Intercultural Communication in Language Education Rethinking Silence and Participation in the Japanese EFL Classroom more
Sat, Jul 9, 16:00-16:40 Asia/Tokyo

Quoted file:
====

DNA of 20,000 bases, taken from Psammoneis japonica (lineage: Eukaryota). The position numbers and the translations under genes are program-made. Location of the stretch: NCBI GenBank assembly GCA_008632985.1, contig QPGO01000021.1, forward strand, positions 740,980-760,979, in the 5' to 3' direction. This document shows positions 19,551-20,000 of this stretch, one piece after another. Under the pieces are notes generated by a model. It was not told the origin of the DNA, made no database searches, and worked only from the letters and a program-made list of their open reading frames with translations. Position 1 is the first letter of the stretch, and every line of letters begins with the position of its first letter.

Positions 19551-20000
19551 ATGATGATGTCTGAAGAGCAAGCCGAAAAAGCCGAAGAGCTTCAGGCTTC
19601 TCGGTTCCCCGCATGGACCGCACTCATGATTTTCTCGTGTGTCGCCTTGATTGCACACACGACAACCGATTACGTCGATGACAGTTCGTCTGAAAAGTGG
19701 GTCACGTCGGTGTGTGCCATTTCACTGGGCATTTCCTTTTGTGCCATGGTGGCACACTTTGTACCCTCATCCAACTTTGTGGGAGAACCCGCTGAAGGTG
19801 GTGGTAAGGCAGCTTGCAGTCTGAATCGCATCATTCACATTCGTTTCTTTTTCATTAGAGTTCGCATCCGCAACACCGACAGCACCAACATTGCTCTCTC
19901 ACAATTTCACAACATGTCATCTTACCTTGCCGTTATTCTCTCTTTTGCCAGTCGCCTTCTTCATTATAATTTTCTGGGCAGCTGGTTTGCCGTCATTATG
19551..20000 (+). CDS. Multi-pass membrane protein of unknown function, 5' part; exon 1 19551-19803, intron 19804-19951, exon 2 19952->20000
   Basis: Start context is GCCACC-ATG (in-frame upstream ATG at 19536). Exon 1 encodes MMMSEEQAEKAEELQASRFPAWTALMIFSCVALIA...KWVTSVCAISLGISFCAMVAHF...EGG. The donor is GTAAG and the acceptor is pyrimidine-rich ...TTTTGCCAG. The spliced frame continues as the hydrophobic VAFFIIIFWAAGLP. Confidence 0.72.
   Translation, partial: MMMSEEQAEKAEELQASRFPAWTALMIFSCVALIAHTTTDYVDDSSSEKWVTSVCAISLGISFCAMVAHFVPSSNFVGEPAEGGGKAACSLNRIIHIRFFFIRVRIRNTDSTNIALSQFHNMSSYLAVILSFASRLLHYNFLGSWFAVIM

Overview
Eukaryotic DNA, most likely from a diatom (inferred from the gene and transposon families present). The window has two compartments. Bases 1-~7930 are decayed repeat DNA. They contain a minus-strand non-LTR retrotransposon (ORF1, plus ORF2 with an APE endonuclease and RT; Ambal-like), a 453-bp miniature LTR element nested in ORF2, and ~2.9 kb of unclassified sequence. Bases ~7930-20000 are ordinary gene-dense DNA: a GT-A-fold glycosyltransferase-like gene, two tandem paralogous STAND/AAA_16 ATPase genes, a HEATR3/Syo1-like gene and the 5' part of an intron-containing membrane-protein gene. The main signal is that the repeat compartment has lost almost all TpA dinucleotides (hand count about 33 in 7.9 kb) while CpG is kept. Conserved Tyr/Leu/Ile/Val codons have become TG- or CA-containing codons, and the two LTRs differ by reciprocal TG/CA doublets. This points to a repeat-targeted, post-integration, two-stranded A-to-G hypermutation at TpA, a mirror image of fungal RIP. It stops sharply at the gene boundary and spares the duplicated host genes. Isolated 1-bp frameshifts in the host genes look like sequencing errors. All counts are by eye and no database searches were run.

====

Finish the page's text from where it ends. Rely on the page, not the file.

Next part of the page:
Classroom silence is a common source of conflict between teachers and students in the Japanese English as a foreign language (EFL) context. Within second language acquisition theory (SLA) and EFL literature, and especially within communicative language teaching pedagogies, a heavy emphasis is placed on second language (L2) oral production as an ideal, if not essential participation mode. Furthermore, the majority of work from Western researchers has problematized the silence of Japanese EFL learners, traditionally viewing classroom silence as a serious impediment to L2 acquisition and as evidence of non-participation or lack of ability (e.g. Bao, 2014; King, 2013; Shao & Gao, 2016). As a result, L2 oral production is often become conflated with active participation and L2 gains in Japanese EFL classrooms settings (e.g. Bernales, 2016; Delaney, 2012). This presentation aims to connect sociocultural constructions of silence with SLA phenomena and pedagogical factors to examine why Japanese EFL learners continue to choose silence in the classroom (e.g. Bernales, 2016; Bao, 2014; King, 2013; Nakane, 2007; Yashima et al., 2016.) It reflects on these cultural ways of being, participating, and learning to propose a broader conceptualization of L2 classroom participation that acknowledges and accommodates silent modes of participation and different cultural learning modes.